Q - Is a 1-wire alternator better than a 3-wire?
A - No. A 1-wire alternator is simpler to wire, but a 3-wire isn't really all that difficult at all. 1-wire alternators self-excite and it typically takes about 1200 engine RPM for the regulator to be excited. If you get stuck at a traffic light for any length of time, a 1-wire alternator will typically also un-excite when RPM is below that threshold (for even a short time at idle) causing your alternator to go into hibernation until you get underway and re-excite the regulator. A 3-wire alternator excites the moment the key is in the Ignition / Run position. In addition, 3-wire alternators have a sense lead that can be interfaced at a power junction, like an under hood fuse panel or hot spot, so that the regulator can adjust the output voltage in unison with the demands of the vehicle accessories.
Q - Do you sell Big Three Upgrade kits?
A - Yes. The "Big Three" or "Big 3" is car audio slang for upgrading the charge lead from the alternator to the battery, upgrading the ground from the engine to the battery, and upgrading the ground from the battery to vehicle chassis. The idea is to improve the performance of your charging system with respect to your audio system as well as pave the way for the installation of a high output alternator. Our kits are the best that money can buy - CLICK to view them.
Q - Which is better, crimping or soldering?
A - Both are good methods for making connections in vehicles. Either way, it's imperative that you use the correct tool for the job and use it correctly. Poor connections are the number one problem that most enthusiasts face when tackling electrical projects. For this reason, every pre-assembled kit that we sell requires no specialized electrical tools as all of the terminations are done in house. Should you elect to do this part yourself, we cannot recommend strongly enough that you invest in quality tools. In addition, our Master Electrical Terminal Kit includes over 800 pieces so that you can get the job done right.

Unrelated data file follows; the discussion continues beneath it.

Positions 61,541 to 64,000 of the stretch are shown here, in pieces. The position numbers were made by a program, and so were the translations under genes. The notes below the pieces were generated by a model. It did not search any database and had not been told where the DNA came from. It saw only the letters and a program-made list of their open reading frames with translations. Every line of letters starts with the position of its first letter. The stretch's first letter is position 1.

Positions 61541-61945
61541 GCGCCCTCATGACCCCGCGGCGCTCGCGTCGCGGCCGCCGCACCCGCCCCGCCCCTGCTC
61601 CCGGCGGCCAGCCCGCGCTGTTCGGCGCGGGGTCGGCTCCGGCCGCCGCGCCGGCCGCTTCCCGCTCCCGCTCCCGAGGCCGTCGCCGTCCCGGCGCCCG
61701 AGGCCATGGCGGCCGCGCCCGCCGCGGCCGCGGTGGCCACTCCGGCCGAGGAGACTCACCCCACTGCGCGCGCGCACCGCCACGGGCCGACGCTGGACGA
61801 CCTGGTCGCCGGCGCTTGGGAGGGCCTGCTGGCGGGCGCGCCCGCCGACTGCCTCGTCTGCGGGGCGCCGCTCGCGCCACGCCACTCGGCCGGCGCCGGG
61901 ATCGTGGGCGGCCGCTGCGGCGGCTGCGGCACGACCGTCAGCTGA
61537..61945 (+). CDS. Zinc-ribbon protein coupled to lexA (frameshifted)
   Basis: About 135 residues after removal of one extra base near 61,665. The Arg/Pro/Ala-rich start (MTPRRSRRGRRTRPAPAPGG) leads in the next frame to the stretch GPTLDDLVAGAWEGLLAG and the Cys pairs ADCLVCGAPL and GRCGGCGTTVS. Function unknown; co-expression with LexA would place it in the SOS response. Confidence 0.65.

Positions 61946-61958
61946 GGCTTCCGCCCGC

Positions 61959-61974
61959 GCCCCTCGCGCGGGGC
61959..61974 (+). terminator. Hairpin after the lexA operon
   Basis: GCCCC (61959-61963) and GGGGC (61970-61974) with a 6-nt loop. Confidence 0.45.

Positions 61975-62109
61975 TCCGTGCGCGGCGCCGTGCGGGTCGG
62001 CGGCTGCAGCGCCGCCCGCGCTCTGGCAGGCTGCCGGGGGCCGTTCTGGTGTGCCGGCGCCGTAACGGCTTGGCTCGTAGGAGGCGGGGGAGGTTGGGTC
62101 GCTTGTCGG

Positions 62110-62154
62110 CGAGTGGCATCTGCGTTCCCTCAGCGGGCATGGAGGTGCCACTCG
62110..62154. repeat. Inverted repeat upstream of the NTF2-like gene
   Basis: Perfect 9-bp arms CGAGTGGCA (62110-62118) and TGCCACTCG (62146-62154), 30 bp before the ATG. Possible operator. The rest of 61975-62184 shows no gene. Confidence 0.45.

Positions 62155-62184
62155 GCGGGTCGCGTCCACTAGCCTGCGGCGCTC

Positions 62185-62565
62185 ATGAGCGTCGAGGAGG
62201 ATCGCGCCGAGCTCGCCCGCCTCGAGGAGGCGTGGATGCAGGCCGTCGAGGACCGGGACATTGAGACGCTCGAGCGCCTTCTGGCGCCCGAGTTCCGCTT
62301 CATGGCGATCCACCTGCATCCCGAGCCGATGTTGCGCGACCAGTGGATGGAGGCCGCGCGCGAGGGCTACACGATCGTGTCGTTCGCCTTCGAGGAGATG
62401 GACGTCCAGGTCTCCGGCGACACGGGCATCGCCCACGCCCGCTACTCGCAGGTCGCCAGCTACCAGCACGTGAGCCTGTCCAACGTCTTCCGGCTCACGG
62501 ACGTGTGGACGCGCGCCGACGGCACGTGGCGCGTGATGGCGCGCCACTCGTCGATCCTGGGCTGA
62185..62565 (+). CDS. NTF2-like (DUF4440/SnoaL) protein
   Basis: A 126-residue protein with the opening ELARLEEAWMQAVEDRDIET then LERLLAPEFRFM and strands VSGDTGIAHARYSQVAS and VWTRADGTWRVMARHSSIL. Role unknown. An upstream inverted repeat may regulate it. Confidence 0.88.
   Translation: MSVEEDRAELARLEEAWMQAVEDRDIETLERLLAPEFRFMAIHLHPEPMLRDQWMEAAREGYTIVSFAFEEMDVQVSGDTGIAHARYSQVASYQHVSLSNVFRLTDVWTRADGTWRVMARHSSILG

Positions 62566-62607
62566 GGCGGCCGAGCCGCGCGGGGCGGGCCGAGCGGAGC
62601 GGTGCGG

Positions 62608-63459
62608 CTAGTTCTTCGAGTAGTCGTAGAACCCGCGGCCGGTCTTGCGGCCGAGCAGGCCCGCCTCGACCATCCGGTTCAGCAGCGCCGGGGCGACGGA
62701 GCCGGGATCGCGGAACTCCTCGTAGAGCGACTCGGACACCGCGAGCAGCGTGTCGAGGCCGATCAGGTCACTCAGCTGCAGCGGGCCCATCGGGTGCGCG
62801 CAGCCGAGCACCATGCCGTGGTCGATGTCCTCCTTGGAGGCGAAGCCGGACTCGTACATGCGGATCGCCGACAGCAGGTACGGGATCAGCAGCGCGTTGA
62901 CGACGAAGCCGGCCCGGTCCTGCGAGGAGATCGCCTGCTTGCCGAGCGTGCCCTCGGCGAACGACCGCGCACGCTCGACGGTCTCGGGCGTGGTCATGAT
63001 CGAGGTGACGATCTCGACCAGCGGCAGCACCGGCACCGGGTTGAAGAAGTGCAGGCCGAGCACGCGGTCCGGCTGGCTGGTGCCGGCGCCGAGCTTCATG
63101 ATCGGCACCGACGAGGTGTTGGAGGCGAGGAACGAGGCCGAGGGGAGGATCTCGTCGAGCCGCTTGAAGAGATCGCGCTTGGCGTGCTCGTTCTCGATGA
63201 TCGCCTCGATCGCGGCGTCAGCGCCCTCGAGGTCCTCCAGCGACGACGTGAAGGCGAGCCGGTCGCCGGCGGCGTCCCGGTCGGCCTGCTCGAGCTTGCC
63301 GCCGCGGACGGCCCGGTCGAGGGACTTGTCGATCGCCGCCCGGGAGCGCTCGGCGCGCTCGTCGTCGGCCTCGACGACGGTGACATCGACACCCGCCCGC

Q - I don't own the correct crimping tool for the job. Can you terminate plugs, eyelets, or terminals on cable that I purchase for a specific application?
A - Absolutely. We happily provide this service for a nominal fee. We also sell a small selection of crimping tools - CLICK to view them.
Q - Will you build a harness to suit my needs?
A - Yes. We do not build vehicle wiring harnesses, but we build application specific harnesses all the time. For example, a harness for a pair of electric fans or a harness for high powered headlights on a UTV. There are no refunds on custom harnesses.
Q - Can I use your products in my boat?
A - In nearly all cases, yes. Our 1/0, 2, 4, and 8 AWG cable, as well as each of our eyelets, is tinned to prevent corrosion and oxidation and therefore approved for marine use. Solid terminations are vital in marine applications, so we recommend that they are protected from the elements with adhesive lined heat shrink tubing.
Q - I can get relays for a couple bucks a piece. What's the difference between those and yours?
A - Excellent question. The Tyco 30 Amp relays we sell are identical in design to the Bosch branded 30 Amp relays that we have used for over twenty years! [Tyco acquired the Bosch relay business.] In that time, we have used thousands of them and have never seen a single failure when the relay is installed correctly. The Tyco 40 Amp relays are built equally as well. We're proud to offer both. Contrast this to the cheap relays that we've removed hundreds of and replaced with better units to solve problems.
We offer all of the parts required to complete any project - large or small!